As autumn comes and the leaves change colour and start to fall, I am reminded how one of my previous and my much-loved spiritual directors, used to say how important the seasons were and that as embodied beings, we need to listen to nature. Just as Ecclesiastes 3 tells us there is a time for everything, this season is a time of letting go, of accepting change, of nurturing our roots with what has gone before, and preparing for a time of stillness, quiet and hibernation. But it is also a time of harvest, of gathering in the gifts of the year, and celebrating and enjoying them, of storing some of them carefully and lovingly for future times. 

I wonder what we need to harvest and what we need to loose this autumn? It has been a strange year of privation, hope, uncertainty and good news. The impact of COVID and Brexit is still uncertain and unresolved. This has affected our communities and our churches. We have a legacy of online church, such a blessing to those who are housebound, whilst in-person worship retains an element of tentativeness, as we reduce social distancing, start singing again, but, on edge, are ready to re-launch all the precautions at the drop of a hat, should the situation change. 

Reading the runes for the winds of change (mixed metaphors?), we have seen hope this summer in the Methodist Church and then the Church in Wales, agreeing to bless same-sex relationships. Whilst the CofE hustings for General Synod have demonstrated the continued struggle to ‘disagree well’. Sadly, more conservative candidates have been advised to be evasive or to use straw man arguments to avoid explicitly stating their stance on issues like gender and sexuality.

The other night, I re-watched the wonderful movie ‘Pride’ about the Lesbian and Gay Support the Miners movement 1985. Just like ‘It’s a Sin’, it was a timely reminder of how much things have changed. That’s not to deny that in this country there is still much discrimination, and many individuals face vitriol and cruelty, and elsewhere in the world there is horrendous persecution, but rights, awareness and cultural acceptance is so much broader. Even in my home county of Surrey, the most recent Pride was joyfully held in Godalming, with a strong ‘Christians at Pride’ contingent, surely a bastion of home counties, conservative middle England. Whilst in popular culture, Strictly Come Dancing has, for the second year running, a same-sex couple competing, and this time round there’s been little fuss, other than celebration.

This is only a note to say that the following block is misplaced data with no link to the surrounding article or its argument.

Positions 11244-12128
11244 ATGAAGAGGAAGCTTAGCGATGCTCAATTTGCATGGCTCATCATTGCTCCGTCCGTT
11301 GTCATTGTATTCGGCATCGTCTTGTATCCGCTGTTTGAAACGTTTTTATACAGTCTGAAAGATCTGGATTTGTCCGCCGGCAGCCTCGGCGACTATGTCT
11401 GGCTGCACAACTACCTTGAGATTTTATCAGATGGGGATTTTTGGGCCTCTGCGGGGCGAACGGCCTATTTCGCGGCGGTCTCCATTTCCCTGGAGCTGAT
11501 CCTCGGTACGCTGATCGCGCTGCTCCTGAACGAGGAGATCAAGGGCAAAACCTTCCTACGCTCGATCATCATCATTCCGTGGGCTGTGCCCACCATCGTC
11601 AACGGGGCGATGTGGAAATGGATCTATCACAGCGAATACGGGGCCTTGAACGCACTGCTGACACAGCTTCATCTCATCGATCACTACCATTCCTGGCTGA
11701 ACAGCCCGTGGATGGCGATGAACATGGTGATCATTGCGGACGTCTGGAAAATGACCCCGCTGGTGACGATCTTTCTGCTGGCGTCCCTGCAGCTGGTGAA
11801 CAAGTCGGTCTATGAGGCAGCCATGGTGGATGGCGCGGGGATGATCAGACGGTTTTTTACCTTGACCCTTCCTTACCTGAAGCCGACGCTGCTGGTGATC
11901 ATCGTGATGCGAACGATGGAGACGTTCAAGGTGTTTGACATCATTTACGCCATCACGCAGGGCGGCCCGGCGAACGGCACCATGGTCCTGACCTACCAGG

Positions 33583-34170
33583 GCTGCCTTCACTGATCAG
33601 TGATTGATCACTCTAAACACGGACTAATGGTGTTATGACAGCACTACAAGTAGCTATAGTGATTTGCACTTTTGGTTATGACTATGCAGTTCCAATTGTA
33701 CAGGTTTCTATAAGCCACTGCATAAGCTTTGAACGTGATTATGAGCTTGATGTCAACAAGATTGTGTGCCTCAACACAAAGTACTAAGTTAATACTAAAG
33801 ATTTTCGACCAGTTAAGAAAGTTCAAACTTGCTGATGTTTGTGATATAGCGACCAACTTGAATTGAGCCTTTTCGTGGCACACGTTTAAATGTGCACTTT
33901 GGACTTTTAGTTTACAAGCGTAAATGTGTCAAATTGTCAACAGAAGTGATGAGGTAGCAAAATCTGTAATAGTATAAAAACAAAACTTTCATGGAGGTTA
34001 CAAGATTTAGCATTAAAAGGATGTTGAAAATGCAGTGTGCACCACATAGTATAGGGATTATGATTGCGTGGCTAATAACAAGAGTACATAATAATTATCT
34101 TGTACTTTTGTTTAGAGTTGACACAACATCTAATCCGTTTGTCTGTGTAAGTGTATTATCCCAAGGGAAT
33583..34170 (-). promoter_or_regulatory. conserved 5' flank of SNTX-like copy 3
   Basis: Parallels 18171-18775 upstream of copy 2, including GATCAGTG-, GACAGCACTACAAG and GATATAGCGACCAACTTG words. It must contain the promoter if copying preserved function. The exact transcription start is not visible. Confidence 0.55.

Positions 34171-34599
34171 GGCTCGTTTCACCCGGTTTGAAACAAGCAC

So as we enter into this autumn season, acknowledging the good and the bad of the year, the hopes and the worries, perhaps we might take an Ignatian approach to our reflections. In the Examen, the encouragement is to find what gives life in our reflections, and to offer to God, seeking God’s support, for those things which we need to loose. There is always an element of mourning in life, but the signs of life need encouragement. Even if this season is a time of going to seed, that natural process is one that nurtures the soil for the new growth next year and future harvests. Methodism and Wales are signs of hope. I myself have taken the risk of standing for General Synod. I have been greatly encouraged that in writing personally to people about my possible election I received positive replies from not just obvious supporters but those of different church traditions. They valued my effort in writing and seeking to identify our unity in Christ, whilst also being honest in standing up for my beliefs. May this be a sign of hope that growing numbers do want to move forward together, disagreeing well (my prayer, of course, being that the disagreements dissolve and even greater unity emerges). And continued prayer and love, makes a difference, and when we do pray for and love even those who we sometimes find difficult, God’s blessing and transformation take place, and we act in this way, as that is how we follow and seek to be like, our Saviour, Jesus Christ.  


Jo Winn-Smith, Trustee